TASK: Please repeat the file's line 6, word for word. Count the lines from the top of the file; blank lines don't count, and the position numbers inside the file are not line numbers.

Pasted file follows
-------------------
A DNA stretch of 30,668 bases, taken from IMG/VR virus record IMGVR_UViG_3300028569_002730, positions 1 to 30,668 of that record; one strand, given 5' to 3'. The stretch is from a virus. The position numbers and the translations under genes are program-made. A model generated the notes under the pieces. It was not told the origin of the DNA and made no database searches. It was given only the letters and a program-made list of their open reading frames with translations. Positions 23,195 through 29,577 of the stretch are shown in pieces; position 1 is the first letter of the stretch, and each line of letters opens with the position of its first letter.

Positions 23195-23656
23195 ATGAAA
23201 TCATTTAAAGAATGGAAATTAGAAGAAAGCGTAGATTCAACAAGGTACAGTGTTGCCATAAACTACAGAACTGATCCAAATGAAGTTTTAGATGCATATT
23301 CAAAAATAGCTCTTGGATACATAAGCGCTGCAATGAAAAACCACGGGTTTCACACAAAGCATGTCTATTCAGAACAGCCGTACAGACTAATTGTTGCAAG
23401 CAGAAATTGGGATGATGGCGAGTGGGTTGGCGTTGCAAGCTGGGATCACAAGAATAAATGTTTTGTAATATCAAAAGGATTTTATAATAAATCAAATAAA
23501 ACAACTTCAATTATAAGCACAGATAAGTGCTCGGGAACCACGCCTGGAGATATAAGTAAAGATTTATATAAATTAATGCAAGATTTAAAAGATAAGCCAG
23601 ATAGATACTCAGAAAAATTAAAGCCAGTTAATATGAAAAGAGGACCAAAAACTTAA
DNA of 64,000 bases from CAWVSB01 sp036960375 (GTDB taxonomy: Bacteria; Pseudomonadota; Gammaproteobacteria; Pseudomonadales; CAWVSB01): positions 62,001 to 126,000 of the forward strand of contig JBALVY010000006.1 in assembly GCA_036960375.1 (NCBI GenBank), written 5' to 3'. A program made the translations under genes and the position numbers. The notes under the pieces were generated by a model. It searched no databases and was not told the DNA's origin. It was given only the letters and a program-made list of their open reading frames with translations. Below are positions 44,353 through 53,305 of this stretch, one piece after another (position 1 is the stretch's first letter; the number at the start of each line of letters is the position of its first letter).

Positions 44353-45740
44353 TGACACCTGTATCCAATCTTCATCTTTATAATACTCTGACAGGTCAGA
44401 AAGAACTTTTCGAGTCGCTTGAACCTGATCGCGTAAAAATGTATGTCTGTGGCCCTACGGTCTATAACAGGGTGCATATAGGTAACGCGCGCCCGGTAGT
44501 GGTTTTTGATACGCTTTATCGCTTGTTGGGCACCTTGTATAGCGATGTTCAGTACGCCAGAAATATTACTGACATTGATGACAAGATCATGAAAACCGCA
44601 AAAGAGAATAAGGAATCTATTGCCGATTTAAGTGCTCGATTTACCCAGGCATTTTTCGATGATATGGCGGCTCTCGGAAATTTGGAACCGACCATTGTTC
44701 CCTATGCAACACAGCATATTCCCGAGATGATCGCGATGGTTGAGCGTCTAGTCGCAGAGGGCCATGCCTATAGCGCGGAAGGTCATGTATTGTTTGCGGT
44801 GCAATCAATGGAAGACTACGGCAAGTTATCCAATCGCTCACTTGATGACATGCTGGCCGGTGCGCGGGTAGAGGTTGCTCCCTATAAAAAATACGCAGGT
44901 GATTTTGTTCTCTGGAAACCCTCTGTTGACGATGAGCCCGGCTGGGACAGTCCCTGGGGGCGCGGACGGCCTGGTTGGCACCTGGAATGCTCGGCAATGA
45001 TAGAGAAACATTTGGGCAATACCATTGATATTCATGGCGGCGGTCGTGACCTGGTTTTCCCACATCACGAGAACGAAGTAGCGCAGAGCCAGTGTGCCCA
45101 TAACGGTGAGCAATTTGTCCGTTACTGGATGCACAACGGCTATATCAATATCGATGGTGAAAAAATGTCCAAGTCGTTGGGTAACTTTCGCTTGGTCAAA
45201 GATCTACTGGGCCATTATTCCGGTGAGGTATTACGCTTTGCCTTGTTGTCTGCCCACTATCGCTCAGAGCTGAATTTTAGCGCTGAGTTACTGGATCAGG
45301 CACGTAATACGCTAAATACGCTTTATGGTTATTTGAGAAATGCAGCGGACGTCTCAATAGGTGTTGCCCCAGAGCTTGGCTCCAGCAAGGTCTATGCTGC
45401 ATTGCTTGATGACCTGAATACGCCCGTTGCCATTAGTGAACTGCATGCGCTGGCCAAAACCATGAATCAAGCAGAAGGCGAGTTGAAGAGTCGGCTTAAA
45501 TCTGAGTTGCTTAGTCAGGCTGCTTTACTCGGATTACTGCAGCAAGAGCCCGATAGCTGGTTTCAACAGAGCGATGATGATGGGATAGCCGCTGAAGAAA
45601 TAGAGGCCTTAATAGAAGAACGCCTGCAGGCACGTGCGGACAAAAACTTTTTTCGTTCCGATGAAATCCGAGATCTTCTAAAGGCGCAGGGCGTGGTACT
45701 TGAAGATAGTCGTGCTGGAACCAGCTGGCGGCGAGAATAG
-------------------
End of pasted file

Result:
23401 CAGAAATTGGGATGATGGCGAGTGGGTTGGCGTTGCAAGCTGGGATCACAAGAATAAATGTTTTGTAATATCAAAAGGATTTTATAATAAATCAAATAAA